Why is omnichannel sales attribution still a problem?

Discussion
Source: Macy’s; Photo - RetailWire
May 10, 2021

Macy’s cannot offer the use of its Scan and Pay app for purchases from departments where employees make commissions in union-represented stores in Massachusetts and Rhode Island, a labor relations arbitrator recently ruled. The ruling demonstrates how retailers are still facing challenges figuring out how to compensate and incentivize associates as stores are doing more to support online selling.

The arbitrator found Macy’s self-checkout feature in its mobile app bypassed the traditional point of sale register-based tracking of sales and commissions, thereby affecting and reducing commissions for store associates.

“Today’s victory for Macy’s workers sends a powerful message to CEOs across the industry that companies cannot use mobile apps to force a backdoor pay cut on workers,” said Marc Perron, president of the United Food and Commercial Workers International in a press release.

App-driven self-checkout is also being offered by other larger retailers. Curbside pickup and ship-from-store are other omnichannel practices potentially creating tensions with associates concerned they’re losing pay to online sales despite brick and mortar store’s increasing influence on online sales.

Santiago Gallino, a professor at the Wharton School who specializes in digital transformation, told CNBC that associates on commission may be less incentivized to assist shoppers heading to stores for help if they expect that many will only later go online make the purchase.

“The link between the cause and the effect is not so clean,” he said. “The moment when that link is broken, my sales rep may lose the incentive to be helpful and pay attention to a customers’ needs.”

In an out-of-stock situation, for example, to gain full credit for a sale, an associate may encourage a customer to come back to the store later rather than encouraging them to purchase the item online.

Speaking to WWD, Anil Patel, CEO of HotWax Commerce, said most retailers don’t have the technology to determine how to reward associates for online sales influenced by their actions or department.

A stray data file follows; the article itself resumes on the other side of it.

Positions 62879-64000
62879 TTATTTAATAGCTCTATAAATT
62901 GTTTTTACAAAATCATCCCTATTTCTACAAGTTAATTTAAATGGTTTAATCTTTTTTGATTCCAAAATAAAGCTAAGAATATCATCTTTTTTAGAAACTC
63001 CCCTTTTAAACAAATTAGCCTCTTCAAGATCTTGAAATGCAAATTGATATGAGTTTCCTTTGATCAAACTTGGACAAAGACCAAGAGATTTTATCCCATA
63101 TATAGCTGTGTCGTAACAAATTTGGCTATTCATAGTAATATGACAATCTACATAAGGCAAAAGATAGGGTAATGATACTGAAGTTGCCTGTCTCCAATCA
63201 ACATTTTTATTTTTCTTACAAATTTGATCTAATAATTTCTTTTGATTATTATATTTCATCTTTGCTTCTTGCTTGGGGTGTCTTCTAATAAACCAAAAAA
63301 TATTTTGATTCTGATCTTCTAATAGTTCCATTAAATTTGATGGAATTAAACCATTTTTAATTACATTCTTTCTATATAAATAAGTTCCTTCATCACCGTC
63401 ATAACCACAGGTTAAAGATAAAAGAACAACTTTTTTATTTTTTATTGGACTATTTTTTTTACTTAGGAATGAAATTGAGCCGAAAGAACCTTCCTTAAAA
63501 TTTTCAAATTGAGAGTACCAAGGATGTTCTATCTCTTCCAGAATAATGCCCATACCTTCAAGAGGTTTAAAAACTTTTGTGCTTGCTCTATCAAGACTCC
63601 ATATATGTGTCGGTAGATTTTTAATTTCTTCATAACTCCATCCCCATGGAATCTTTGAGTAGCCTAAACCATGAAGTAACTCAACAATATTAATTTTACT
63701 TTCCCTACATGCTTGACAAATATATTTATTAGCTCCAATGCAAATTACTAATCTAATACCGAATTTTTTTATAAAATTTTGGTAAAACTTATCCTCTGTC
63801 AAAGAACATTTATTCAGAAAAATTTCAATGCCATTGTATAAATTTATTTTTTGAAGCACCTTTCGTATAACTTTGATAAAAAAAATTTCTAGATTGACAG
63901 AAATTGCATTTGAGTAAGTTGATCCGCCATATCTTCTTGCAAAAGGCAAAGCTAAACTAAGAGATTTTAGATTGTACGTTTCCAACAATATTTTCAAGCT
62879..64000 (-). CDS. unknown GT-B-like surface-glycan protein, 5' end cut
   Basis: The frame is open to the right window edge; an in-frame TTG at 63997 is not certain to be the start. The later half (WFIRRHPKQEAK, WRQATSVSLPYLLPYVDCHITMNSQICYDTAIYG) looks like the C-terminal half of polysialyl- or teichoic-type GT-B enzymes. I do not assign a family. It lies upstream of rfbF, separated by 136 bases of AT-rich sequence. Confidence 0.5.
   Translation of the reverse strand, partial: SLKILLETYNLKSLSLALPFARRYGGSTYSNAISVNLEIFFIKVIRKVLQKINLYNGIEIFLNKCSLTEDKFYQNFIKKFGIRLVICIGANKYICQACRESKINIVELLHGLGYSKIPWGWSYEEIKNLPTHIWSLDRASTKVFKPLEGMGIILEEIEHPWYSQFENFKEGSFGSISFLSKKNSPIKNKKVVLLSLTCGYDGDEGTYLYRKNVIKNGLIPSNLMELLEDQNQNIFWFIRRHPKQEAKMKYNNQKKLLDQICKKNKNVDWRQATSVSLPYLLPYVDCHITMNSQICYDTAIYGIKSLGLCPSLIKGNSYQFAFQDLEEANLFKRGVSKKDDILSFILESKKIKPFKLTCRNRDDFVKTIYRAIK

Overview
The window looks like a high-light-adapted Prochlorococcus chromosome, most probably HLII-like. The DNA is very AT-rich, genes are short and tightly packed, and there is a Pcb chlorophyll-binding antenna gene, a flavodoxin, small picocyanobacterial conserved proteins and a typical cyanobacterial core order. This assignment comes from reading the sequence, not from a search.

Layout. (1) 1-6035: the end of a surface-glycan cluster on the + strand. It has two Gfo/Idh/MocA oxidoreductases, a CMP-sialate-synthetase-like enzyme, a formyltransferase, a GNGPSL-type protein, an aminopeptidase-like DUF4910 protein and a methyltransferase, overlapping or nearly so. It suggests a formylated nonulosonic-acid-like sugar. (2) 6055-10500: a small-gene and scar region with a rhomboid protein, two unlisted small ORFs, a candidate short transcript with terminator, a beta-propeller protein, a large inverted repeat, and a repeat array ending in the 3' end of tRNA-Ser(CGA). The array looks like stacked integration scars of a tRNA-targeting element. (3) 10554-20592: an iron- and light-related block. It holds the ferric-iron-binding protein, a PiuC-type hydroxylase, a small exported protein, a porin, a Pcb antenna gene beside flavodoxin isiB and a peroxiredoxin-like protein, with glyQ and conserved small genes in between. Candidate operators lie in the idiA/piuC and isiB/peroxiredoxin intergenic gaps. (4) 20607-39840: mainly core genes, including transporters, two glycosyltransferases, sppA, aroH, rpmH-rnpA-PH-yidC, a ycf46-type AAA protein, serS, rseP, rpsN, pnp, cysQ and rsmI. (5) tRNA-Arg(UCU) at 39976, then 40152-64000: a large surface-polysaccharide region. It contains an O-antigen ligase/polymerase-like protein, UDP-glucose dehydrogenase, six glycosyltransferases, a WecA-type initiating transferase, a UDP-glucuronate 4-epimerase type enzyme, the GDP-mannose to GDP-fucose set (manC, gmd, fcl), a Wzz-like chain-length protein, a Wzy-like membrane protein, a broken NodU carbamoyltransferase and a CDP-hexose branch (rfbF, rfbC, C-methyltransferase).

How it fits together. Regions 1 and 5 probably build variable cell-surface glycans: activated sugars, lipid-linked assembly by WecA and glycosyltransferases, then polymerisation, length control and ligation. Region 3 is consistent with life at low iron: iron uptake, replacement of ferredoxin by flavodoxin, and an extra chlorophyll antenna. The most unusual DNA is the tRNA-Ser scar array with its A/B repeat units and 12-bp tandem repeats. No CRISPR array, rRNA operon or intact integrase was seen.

“Setting sales quotas at the store level and measuring store success purely based on in-person purchases isn’t realistic, especially if your stores are being leveraged to fulfill online orders,” he said.

DISCUSSION QUESTIONS: How serious an issue is the proper accounting of how in-store actions affect online sales?  How should commissions and pay structures for associates be revamped to acknowledge the support stores provide for online sales?

Please practice The RetailWire Golden Rule when submitting your comments.
Braintrust
"This problem is real and needs to be addressed as more and more stores become showrooms and distribution centers for e-commerce sales."
"...frankly nothing will happen until the retailers create sound and logical policies that reflect the shopper journey of today."
"Keep the silo to online and don’t give an inch – websites convert at 1-2 percent, stop trying to cook the books to say that they are the ones driving sales."

Join the Discussion!

29 Comments on "Why is omnichannel sales attribution still a problem?"


Sort by:   newest | oldest | most voted
Neil Saunders
BrainTrust

There is no technical barrier to tracking and attributing sales at a broad level, it’s just that some retail systems are not configured to do this. However the issue becomes more complex once it starts coming down to individual compensation. This is especially so if incentives and policies are designed to treat stores and online as competing channels when, as far as the customer is concerned, they are complementary. The solution here is not to over-complicate, but to design compensation policies so that they are aligned with the modern realities of shopping, With unions involved this may well be a headache, but unions need to understand that a failure to evolve and adapt will mean stores close and staff lose their jobs.

Gene Detroyer
BrainTrust

Neil’s most important words are: “as far as the customer is concerned.”

Rick Watson
BrainTrust

Seriously how can we still be having this discussion in 2021?

The Macy’s discussion last week just made me shake my head in concern for their future.

The key is to align incentives. How can Target get this so right but other retailers are still struggling with it? Both store employees and online P&L owners need to get credit for the sale. Then the corporate finance group can just report out the right numbers.

DeAnn Campbell
BrainTrust

Do you think this issue is tougher for Macy’s because of their long entrenched history with the unions? If so, you’re right it could be the undoing of Macy’s future.